This weekend I read The Teacher’s Guide to SEN by Natalie Packer, a fantastic resource for teachers to develop their understanding of the different types of Special Educational Needs and disabilities (SEND)
It also presents a collection of practical strategies and tips of how to ensure high quality teaching for all students in your classroom.
The latest (2014) SEN Code of Practice emphasises how the responsibility and accountability of children’s progress, including those with SEND, lies with the classroom teacher and not the SENCO . For that reason, in my opinion, this book needs to be in every staff room of every school. Allowing teachers and support staff to dip into it as a reference to support their day to day teaching and care of children with SEND.
What did I like about it?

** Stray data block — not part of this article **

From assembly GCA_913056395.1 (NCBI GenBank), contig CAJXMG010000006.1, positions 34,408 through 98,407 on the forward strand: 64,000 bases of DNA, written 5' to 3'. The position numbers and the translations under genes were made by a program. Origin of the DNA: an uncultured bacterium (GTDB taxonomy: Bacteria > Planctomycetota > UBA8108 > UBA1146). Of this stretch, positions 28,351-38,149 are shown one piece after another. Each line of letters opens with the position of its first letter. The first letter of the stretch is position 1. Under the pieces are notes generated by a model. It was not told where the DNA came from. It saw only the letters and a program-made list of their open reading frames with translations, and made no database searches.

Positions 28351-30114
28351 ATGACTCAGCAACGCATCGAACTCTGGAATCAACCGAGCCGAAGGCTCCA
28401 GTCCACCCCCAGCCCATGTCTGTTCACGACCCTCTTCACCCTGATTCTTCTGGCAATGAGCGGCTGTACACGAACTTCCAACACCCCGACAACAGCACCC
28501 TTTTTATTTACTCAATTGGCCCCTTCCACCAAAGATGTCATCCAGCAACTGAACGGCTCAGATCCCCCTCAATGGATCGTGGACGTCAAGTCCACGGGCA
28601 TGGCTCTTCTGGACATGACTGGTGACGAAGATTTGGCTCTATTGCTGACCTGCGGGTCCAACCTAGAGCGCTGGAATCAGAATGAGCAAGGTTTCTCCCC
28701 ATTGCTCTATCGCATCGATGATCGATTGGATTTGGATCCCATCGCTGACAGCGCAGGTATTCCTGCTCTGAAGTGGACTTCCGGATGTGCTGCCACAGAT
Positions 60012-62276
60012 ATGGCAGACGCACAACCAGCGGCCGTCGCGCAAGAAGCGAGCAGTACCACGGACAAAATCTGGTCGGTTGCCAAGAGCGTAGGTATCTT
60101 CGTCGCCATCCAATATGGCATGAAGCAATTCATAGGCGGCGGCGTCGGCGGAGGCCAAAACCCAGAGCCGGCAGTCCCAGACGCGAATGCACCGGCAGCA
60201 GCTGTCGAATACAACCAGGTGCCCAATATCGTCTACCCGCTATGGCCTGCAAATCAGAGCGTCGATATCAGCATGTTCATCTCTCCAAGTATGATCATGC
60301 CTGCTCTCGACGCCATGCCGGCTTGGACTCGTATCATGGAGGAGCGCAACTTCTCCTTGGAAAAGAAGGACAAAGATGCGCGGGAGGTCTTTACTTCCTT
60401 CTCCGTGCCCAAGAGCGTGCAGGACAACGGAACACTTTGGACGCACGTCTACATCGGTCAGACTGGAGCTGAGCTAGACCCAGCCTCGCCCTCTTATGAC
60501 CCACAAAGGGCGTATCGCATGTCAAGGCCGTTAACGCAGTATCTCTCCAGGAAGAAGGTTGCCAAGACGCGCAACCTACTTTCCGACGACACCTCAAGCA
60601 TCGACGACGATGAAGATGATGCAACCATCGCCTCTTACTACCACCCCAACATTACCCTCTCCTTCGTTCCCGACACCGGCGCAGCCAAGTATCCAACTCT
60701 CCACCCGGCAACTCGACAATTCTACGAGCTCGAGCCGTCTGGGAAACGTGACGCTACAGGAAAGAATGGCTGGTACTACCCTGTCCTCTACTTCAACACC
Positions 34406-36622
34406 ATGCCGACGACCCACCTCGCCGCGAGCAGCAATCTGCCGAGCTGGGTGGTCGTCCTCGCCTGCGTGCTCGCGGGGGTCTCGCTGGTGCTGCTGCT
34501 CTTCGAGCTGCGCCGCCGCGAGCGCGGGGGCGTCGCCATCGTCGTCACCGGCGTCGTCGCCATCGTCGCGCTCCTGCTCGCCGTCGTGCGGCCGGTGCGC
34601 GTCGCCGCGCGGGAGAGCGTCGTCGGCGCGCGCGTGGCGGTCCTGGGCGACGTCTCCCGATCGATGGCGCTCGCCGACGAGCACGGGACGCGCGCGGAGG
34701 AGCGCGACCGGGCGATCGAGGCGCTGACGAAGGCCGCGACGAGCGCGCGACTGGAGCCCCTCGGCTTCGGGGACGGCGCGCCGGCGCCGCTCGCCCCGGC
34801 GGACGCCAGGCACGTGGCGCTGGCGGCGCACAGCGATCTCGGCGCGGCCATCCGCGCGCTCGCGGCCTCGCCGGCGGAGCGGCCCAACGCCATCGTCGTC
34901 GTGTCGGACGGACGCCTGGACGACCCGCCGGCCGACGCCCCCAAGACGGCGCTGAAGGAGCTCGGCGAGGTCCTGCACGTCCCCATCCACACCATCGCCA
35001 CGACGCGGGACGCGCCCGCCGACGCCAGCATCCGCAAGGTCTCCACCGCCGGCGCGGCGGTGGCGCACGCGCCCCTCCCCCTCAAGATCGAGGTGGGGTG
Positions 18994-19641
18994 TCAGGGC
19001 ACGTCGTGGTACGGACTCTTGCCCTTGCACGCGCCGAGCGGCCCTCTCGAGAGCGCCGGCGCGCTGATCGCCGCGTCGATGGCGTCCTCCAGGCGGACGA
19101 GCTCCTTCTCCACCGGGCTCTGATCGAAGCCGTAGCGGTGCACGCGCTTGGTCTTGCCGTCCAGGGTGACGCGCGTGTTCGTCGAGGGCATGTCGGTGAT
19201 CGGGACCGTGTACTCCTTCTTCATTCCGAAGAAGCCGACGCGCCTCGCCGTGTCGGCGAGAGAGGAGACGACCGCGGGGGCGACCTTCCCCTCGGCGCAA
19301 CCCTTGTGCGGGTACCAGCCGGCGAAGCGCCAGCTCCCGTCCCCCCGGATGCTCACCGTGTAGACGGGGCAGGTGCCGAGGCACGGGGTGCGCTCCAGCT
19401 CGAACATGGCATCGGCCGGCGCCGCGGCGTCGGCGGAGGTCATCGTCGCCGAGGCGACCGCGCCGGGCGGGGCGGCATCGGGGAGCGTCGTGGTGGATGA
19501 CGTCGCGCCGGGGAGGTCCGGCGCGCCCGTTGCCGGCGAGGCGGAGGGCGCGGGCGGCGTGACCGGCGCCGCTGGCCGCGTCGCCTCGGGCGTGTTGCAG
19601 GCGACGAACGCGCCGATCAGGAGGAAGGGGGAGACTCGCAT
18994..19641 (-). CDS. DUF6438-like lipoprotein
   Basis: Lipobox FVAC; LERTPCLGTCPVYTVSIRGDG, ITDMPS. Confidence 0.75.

- Useful for trainee teachers as a starting point and equally beneficial for established teachers wanting to update/ refresh their understanding.
- Organised– I sat down and read the whole book, but due to its fantastic layout you could easily dip into sections and use as a reference.
- Interesting Statistics and Facts throughout the book in the Did you Know? sections. For example, this one on page 11.
- Suggestions of Strategies/ ideas in the Try It! sections. One of my favourites being this one:
- Teacher’s Toolkit (Part 2) provides valuable information on what children with a certain type of SEN might find difficult. As well as practical classroom strategies to put into place. For example how to create a well structured environment for children with ASD.
- Promotes The Importance of Listening to Parents- what I loved about this book was: in Chapter 4 ‘Working in Partnership’, the first group of people mentioned to work with isn’t the Educational Psychologist or other professional, but the parents. By putting parents as the first ‘partner’, Natalie Packer is promoting the importance of talking to parents and including them in decision making about their child. After all, parents are the experts when it comes to their own children.